Wardley NGR
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It is quite likely that there was a church here at Wardley well before the Norman Conquest. The stone quoins at the western corners of the nave could, from their appearance, have been part of an 11th century building. The earliest identifiable part of this St Botolphs is, however, the south doorway of about 1175; it has a Norman round arch and waterleaf carving of the capitals. The porch, which shelters this doorway, is 14th century bearing a sundial of 1694. There are two early windows in the south wall; the lancet window to the west of the porch is early 13th century whilst that to the east of the porch has a nice example of plate tracery of around 1250. The low square-headed window at the east end of the nave was probably inserted in the late 16th century to give more light to the reading desk. In the early 15th century, the nave was heightened by the addition of the clerestory. The tower and spire were built during the 14th century. The tower has plain rectangular buttresses and a simple one-light west window of the mid-14th century. One feature to notice is the attractive gabling of the dormer windows in the spire. The north side of the nave is very plain, with no windows apart from those in the clerestory, and a blocked north doorway, simpler than that on the south side, and possibly from c.1200. The chancel was entirely rebuilt in 1871. It is possible that the east window is a copy of an original 15th century one. The simple square pews, now painted blue, date from the early 19th century. The pulpit is contemporary, but the brass lectern is late 19th century. The font has a plain octagonal bowl dated 1797. At the west end of the nave, note the memorable 14th century corbels to the tower arch. The oak timbers in the nave roof have acquired a lovely silvery-grey colour in the course of five hundred years. A rare and unusual feature is the 19th century barrel organ by T.C.Bates of Ludgate Hill, London. The richly carved chancel arch is of 1871. Two features retained from the earlier mediaeval chancel are an aumbry (cupboard for books, or the Holy Oils) in the wall to the north of the altar and a piscina recess, probably 13th century, in the south wall (Piscinae were used for washing the chalice at the end of Mass in the Middle Ages)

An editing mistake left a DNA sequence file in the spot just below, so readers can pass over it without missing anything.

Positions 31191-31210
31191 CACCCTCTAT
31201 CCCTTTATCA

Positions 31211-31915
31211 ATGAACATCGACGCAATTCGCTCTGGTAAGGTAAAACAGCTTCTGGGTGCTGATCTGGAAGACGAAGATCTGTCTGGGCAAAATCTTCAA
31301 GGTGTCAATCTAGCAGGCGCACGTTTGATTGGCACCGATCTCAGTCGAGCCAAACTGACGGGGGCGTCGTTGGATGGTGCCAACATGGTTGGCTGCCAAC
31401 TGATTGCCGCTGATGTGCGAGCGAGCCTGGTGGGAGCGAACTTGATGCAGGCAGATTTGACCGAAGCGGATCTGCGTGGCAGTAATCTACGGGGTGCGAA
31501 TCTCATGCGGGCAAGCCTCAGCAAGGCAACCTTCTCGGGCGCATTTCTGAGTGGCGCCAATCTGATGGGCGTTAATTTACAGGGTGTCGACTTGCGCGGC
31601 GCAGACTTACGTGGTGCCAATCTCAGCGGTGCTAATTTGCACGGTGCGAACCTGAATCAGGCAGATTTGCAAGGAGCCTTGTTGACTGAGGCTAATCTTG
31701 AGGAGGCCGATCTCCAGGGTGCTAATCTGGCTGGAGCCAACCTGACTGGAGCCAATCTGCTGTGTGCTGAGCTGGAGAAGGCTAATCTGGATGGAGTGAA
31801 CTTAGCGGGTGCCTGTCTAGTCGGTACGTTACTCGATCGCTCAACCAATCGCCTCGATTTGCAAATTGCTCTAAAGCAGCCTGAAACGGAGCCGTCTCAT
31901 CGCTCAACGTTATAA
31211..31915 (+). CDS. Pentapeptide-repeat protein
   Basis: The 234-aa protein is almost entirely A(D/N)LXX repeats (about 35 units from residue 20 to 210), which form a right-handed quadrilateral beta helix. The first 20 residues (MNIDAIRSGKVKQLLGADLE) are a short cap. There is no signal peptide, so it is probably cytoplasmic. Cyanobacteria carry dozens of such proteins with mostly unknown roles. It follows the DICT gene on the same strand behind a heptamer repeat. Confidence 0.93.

Picture Source Copyright Peter Buttle

Updated 14 April 2002

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